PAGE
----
Since the Fibonacci heap was developed, many other priority queues have been invented with equivalent time bounds and a simpler design (e.g. hollow heaps, quake heaps, etc.).

Many classical worst-case efficient data structures have related randomized data structures that meet the same time bounds on expectation (e.g treaps and zip trees for sorted dictionaries, randomized incremental trapezoids for point location, cutset structures for dynamic connectivity, etc.). However, the only randomized priority queue I’ve encountered is the randomized meldable heap, which doesn’t meet the same time bounds as the Fibonacci heap (particularly for decrease-key).

Are there any known randomized data structures that meet the Fibonacci heap time bounds with a “simpler” implementation, for some subjective definition of “simpler?”

  • $\begingroup$ I assume you're looking for something even simpler than hollow heaps and quake heaps? $\endgroup$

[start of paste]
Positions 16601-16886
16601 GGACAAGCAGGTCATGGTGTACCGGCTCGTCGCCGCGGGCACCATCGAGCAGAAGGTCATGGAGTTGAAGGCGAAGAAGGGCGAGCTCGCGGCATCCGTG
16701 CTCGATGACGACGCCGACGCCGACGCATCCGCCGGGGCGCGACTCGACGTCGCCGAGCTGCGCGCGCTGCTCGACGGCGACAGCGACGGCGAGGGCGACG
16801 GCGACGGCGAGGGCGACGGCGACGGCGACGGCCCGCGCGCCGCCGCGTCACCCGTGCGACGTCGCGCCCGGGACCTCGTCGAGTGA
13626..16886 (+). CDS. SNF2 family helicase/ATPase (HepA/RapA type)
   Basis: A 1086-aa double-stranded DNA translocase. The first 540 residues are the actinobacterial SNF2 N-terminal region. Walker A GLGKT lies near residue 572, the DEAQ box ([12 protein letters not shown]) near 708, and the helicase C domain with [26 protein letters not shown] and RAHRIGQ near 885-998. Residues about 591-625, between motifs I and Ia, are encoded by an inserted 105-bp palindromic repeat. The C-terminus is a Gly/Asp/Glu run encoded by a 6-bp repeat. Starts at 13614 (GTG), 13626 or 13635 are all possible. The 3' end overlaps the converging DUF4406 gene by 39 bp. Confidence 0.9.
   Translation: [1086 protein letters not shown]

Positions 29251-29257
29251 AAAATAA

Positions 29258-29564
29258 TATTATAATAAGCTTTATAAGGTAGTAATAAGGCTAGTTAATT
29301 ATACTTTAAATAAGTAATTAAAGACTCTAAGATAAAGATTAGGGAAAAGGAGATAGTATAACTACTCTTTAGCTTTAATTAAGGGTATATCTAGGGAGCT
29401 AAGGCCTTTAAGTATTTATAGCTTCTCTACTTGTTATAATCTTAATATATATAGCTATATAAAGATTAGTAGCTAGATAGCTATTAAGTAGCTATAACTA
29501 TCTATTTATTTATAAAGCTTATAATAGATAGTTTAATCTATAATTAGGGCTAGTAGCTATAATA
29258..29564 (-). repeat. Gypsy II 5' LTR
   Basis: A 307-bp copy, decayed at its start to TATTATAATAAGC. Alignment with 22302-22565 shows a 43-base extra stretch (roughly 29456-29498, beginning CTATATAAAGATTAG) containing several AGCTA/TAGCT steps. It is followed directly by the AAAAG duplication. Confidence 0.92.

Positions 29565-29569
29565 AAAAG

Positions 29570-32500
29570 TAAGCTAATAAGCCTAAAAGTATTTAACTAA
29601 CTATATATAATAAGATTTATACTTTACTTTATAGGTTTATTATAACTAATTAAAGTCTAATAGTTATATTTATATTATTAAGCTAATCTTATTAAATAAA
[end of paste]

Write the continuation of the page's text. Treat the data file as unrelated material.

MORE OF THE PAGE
– jbapple
    May 8, 2021 at 20:16
  • $\begingroup$ @jbapple If possible, yes. Those structures are indeed simpler than a Fibonacci heap, but still involve a number of sub steps that are tough to justify without knowledge of the bigger picture (give trees ranks, combine trees of different ranks until there’s at most one tree of each rank, move nodes during a decrease-key, performing a fixup if some constraint is violated, etc.) $\endgroup$ May 9, 2021 at 15:21
  • $\begingroup$ Quake heaps seem pretty nice and simple to implement. And analysis is also quite clean. Timothy Chan's paper is only 3.5 to 4 pages. Randomization can be subtle and hard to understand in terms of analysis even if the implementation is simple. $\endgroup$ May 10, 2021 at 3:28
  • $\begingroup$ @ChandraChekuri Oh, definitely. They’re a very nice structure. I’ve found that in many cases randomized data structures shift the complexity from the implementation into the analysis, which is why I was curious about whether there’s a “dead simple” randomized priority queue that has the needed time bounds. If so, its analysis might be tricky, but it would be interesting to explore. $\endgroup$ May 10, 2021 at 3:36


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